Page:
Existing sign and bridge structures should be used to the extent practical for the installation of preferential only lane signs. Where possible, advance guide and guide signs that are provided for preferential only lanes should share sign structures spanning the preferential only lanes and the adjoining freeway facility.

Standard:

Ground-mounted and overhead advance guide signs, guide signs, and exit signs applicable to HOV lanes and direct access ramps to HOV lanes shall contain the HOV diamond symbol in the upper left corner of the sign as shown in Figures 2E-46 through 2E-52. The diamond symbol shall not be used with lanes designated for bus or taxi traffic.

Option:

Agencies may select from either the HOV abbreviation or the diamond symbol to reference the HOV lane designation.

Standard:

For concurrent flow preferential only lanes, including those where a preferential only lane is added to the roadway (see Figure 2E-48 for HOV lanes) and those where a general purpose lane transitions into a preferential only lane on the roadway (see Figure 2E-49 for HOV lanes), an overhead regulatory (R3-14 or R3-14a) sign shall be used.

Section 2G.11 Guide Signs for Initial Entry Points to Preferential Lanes relocated from Section 2E.59

Standard:

Ground-mounted Except where a buffer-separated or contiguous preferential lane is added or where a general-purpose lane becomes a buffer-separated or contiguous preferential lane, and provides continuous access with the adjacent general-purpose lanes as illustrated in Figures 2G-2 and 2G-3, an Advance Guide signs shall be provided at least 1/2 mile prior to the beginning or initial entry point to all types of preferential only lanes in any type of geometric configuration (including barrier-separated, buffer-separated, and concurrent flow). Ground-mounted guide signs shall be provided at the beginning or initial entry point and at intermediate access points to all types of preferential only lanes. A Preferential Lane Entrance Direction sign shall also be provided at the initial entry point. Advance Guide and Preferential Lane Entrance Direction signs for such entry points shall not include the word "EXIT" (see Section 2G.10).

Guidance:

An Advance Guide sign should also be installed and located approximately 1 mile in advance of the initial entry point to a preferential lane that restricts access with the adjacent general-purpose lanes to designated locations.

Option:

Overhead advance guide signs and overhead guide signs may be used in advance of, at the beginning or initial entry point, and at designated intermediate access points to any type of preferential only lane. An Advance Guide signs may also be installed and located approximately 1 mile and 2 miles in advance of the beginning or initial entry point to any type of a preferential only lane that restricts access with the adjacent general-purpose lanes to designated locations.

Standard:

For barrier-separated, buffer-separated, or contiguous preferential only lanes where entry is restricted to only designated points, overhead the Advance Guide and overhead guide Preferential Lane Entrance Direction signs shall be provided in advance of and at the beginning or initial entry point to the preferential only lanes (see Figure 2E-46 for HOV lanes) mounted overhead. Overhead guide signs shall also be used at all intermediate entry points to barrier-separated preferential only lanes (see Figure 2E-47 for HOV lanes).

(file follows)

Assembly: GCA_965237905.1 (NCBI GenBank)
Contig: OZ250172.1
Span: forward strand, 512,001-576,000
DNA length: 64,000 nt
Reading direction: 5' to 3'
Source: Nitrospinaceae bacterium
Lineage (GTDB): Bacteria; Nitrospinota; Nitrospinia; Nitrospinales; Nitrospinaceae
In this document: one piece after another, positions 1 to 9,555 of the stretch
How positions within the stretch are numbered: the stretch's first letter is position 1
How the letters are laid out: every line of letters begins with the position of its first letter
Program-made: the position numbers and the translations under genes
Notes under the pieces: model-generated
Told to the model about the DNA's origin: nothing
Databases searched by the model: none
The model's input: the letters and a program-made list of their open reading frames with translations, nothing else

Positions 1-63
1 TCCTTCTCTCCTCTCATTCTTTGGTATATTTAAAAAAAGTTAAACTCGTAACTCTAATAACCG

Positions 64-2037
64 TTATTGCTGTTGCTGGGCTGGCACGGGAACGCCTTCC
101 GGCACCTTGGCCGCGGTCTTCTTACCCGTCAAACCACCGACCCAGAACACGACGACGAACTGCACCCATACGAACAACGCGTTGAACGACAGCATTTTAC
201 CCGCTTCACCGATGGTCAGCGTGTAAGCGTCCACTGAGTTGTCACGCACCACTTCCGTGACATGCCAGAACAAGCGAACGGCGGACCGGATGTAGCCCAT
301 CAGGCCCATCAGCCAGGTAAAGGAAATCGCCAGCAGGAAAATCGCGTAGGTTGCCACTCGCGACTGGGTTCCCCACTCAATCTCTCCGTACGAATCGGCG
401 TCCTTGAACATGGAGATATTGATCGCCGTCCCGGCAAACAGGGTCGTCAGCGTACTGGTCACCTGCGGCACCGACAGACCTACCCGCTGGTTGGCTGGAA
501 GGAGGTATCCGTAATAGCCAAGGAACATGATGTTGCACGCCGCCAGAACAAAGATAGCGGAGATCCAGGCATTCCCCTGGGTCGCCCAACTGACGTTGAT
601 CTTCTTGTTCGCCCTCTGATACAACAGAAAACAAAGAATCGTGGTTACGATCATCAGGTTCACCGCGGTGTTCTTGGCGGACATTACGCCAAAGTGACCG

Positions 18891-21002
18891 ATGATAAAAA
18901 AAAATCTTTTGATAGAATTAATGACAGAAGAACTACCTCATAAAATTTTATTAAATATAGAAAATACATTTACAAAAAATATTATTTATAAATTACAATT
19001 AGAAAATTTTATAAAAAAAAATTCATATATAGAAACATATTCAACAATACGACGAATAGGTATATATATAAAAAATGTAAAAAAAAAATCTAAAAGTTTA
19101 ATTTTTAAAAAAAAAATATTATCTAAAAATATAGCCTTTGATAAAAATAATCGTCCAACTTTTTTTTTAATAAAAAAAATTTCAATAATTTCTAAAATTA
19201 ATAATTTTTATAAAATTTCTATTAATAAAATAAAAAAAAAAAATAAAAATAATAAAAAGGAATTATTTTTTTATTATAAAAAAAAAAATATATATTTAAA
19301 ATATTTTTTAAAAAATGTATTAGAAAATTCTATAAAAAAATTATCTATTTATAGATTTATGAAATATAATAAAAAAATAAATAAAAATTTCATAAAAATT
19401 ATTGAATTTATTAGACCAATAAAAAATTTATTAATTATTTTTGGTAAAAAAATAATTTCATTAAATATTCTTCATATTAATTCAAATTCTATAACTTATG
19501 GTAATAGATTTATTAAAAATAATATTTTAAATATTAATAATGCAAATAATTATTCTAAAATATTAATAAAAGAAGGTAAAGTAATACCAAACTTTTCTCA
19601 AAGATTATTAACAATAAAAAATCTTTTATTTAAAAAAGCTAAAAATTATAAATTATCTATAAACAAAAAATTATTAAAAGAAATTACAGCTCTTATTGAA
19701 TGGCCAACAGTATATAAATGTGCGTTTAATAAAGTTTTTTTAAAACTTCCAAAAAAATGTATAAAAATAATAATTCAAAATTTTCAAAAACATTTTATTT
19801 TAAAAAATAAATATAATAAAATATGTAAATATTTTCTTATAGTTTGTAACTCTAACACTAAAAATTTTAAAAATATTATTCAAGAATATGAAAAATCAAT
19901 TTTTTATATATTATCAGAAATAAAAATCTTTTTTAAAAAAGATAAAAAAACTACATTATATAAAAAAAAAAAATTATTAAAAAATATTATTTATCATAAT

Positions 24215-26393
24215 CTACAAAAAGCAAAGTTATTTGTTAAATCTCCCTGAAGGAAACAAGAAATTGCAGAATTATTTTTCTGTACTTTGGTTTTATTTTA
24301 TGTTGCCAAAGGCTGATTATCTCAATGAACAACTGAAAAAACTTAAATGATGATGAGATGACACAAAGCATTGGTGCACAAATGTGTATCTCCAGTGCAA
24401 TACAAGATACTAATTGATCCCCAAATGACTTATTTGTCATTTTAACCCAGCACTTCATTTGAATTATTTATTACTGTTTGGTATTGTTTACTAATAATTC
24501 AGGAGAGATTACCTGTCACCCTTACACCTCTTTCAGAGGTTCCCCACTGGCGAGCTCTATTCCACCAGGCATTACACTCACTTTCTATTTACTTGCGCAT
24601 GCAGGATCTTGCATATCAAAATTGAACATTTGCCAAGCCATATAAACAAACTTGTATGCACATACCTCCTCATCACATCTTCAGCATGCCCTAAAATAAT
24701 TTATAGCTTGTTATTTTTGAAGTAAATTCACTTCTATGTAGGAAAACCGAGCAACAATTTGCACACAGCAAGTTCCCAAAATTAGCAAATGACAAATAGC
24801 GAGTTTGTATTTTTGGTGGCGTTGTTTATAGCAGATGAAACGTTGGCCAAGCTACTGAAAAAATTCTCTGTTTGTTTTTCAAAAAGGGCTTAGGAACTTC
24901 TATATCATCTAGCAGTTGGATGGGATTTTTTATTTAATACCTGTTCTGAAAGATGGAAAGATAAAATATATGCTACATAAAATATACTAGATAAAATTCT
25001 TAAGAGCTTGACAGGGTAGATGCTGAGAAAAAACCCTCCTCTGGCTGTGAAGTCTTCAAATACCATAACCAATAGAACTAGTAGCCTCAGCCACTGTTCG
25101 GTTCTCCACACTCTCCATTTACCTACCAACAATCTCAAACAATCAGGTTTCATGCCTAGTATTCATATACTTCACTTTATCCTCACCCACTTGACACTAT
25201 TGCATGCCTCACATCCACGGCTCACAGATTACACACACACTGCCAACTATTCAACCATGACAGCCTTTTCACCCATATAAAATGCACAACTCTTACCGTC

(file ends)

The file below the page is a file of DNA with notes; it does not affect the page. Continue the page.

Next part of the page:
Guidance:

Advance Preferential Lane Exit Destination guide signs, identifying final destination and downstream exit locations accessible from the preferential lane (see Figures 2G-8, 2G-13, 2G-14, and 2G-16), should be installed in advance of designated the initial entry points and along the length of to access-restricted preferential only lanes (such as barrier- and buffer-separated). In addition to the routes that typically appear on advance destination guide signs, these signs should also include destinations. These signs should be located based on the priority of the message, the available space, the existing signs on adjoining adjacent general-purpose traffic lanes, roadway and traffic characteristics, the proximity to existing overhead signs, the ability to install overhead signs, and other unique local factors.

Standard:

Advance destination guide signs for preferential lanes shall include an upper section displaying a black legend that includes the type of preferential lane and the word "EXITS," such as "HOV EXITS," on a white background. For preferential lanes that incorporate a vehicle occupancy requirement, the white diamond symbol on a black background shall be displayed at the left edge of this upper section (see Figure 2G-8).

Support:

Figure 2G-8 shows an example of signs for the initial entry point to a preferential lane.

Guidance:

Where conditions restrict the ability to provide more than one advance guide sign in advance of any type of preferential only lane, the advance guide sign that is installed should be placed at least 1/2 mile in advance of the beginning or entry point to the preferential only lane.

Option:

Advance guide signs may be provided for preferential only lanes with unrestricted access, such as concurrent flow preferential only lanes.

Guidance:

For barrier-separated preferential only lanes where conditions restrict the ability to provide more than one advance guide sign prior to the entrance to the preferential only lane, the sign should be placed approximately 1/2 mile in advance of the exit. In these situations, the installation of the corresponding regulatory and next exit supplemental signs should be located based on the priority of the message and the available space.

Section 2G.12 Guide Signs for Intermediate Entry Points to Preferential Lanes relocated from Section 2E.59

Standard: